Thursday, June 15, 2006

What were you like as a teenager?

I was anti-social. I liked to stay in my room & read, write stories, or watch TV. I was not into organized sports. I was shy & I really did not like going to 'events' unless it was a carnival or fair. Meeting new people was agony to me. I had a small circle of friends & kept to myself. I did not put a lot of effort into my appearance (when you wear a uniform all day & have your hair, makeup, jewlery & shoes stictly limited, there just isn't much motivation IMO. I made up for it in college)

My parents are VERY social, so I was a big problem to them, though I might not have been to less socially active parents. I was not really a rebellious child. I didn't stay out past curfew or sneak liquor or cigs. I didn't mouth off. My parents were well known in my home town. No matter how sneaky I thought I was being, someone would see me & tell my folks. EVERY TIME! I learned that lesson very quickly when I was still in grade school. As a teen I knew I would get busted & there was never anything I wanted to do so bad that was worth the risk. Anyway, from about the age of 14 I knew I was going to go to WVU, the then #1 party school in the nation & I could do all the wild stuff I wanted to then with no parental reprocussions (as longa s it didn't involve bail). So I waited. My brother cound;t be convinced of this & regularly was surprised to be busted for sneaking out, underage drinking, tearing his car around in vacant lots, etc. Mostly for sneaking out & drinking in the woods. Which was really dumb of him. If we wanted a beer, even at 16, (the drinking age was 18 then) we said "Hey Dad, can I have a beer?" and he said "Sure, you have to drink it in the house." So what was the point of getting some one to buy you a six pack & sneak of into the woods? I never got it. I never really had a curfew, though my car had to be home by midnight. I was free to drop it off & leave again. My parents wanted to know where I was, who I was with, when I might be home. But they were open about the curfew thing and cut you no slack if you stayed out until 2am and had to get up at 6am to work or something. Logical conscequences were a big thing with my parents. The only thing they were really adament about was no drinking & driving & no getting into a car with somoene who had been drinking, even just one beer. I never had a boyfriend in HS so sex was a non-issue.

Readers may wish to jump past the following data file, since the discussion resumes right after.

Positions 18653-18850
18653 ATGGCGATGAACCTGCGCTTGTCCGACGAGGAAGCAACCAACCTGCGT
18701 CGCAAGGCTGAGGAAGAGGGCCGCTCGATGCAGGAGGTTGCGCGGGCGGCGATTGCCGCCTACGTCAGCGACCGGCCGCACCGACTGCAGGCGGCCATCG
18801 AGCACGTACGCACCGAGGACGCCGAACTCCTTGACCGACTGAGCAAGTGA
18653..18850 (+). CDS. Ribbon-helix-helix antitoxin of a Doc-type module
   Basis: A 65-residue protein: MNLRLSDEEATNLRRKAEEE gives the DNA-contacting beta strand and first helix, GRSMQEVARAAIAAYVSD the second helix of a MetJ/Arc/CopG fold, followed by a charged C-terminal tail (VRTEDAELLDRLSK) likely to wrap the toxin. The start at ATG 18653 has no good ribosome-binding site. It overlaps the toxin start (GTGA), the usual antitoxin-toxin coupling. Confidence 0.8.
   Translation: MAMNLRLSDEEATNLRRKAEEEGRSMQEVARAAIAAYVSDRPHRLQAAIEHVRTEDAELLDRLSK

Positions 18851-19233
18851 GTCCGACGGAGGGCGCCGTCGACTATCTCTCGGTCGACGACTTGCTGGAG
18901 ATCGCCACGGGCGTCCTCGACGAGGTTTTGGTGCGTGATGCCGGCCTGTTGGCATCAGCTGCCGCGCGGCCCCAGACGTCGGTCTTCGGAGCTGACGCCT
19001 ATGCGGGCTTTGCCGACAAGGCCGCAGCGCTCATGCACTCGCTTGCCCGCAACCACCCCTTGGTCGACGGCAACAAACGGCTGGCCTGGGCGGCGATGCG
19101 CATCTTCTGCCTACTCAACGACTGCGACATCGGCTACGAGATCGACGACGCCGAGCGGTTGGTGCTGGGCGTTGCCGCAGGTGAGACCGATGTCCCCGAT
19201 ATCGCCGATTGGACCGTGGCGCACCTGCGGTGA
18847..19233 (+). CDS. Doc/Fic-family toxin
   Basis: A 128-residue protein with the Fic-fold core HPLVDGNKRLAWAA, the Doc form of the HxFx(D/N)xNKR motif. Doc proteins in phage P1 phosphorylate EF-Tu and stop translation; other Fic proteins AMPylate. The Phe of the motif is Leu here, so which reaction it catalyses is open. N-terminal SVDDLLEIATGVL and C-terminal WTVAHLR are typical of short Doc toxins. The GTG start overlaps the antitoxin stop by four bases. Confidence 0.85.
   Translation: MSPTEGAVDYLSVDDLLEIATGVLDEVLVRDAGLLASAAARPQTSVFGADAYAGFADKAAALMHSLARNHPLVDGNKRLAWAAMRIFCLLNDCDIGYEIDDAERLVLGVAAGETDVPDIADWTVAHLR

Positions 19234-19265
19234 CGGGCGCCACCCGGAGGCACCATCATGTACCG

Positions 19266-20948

My parents main issue with me is that I didn't want to go along to watch my brother's baseball games or to 'family events' that the Jaycees were sponsoring (my dad was very involved in jaycees) and I had no problem sharing my unhappiness at being where I was with everyone in my vacinity. I was a sulky, whiny teen when I was dragged out to things I didn't want to do. Eventually they stopped making me show up at most things.

I never really grew out of the anti-social thing. At least not IRL. I am much more social online than I am in person. I've never apologized for my sulking & whinyness. But then they have never apologized for pushing me so hard into social & athletic situations. Mistakes were made all around as I see it. I could have behaved better & they could have eased off on the pressure. My parents and I accepted our difference shortly after I graduated from college & that was closure for me. My older son is very shy & slow to deal with social things. I am trying to both respect that & encourage him out of it. But I am not going to drag him repeatedly to things I know he doesn't enjoy on the theory he'll just get over it, because I know it doens't work that way.

6 comments:

faery-wings said...

Good to see that you are breaking the cycle with your son. Too many parents end up overcompensating becasue they don't want their kids to be shy like them. It sunds like you have a good understanding of him.

glynis said...

This is well written, Stacey. It really sounds like you understand yourself and that is great...especially if you see the same thing in your son.

Tink said...

Isn't it a prerequisite to be anti-social as a teenager? I never was but so many of my friends were (aha how can they be friends if they were anti-social you say).

heather said...

ITA, there is no point trying to change someone if that's just the way they are! It's great you can understand your son because of your own experiences.

Bonnie said...

Someone else that I can relate to and sounds like I was as a teenager.This is a nice insightful post into who you are.

Bonnie said...

This sounded a lot like me as a teenager! (read mine to see). It gives a lot of insight into you as a person too. I enjoyed reading it.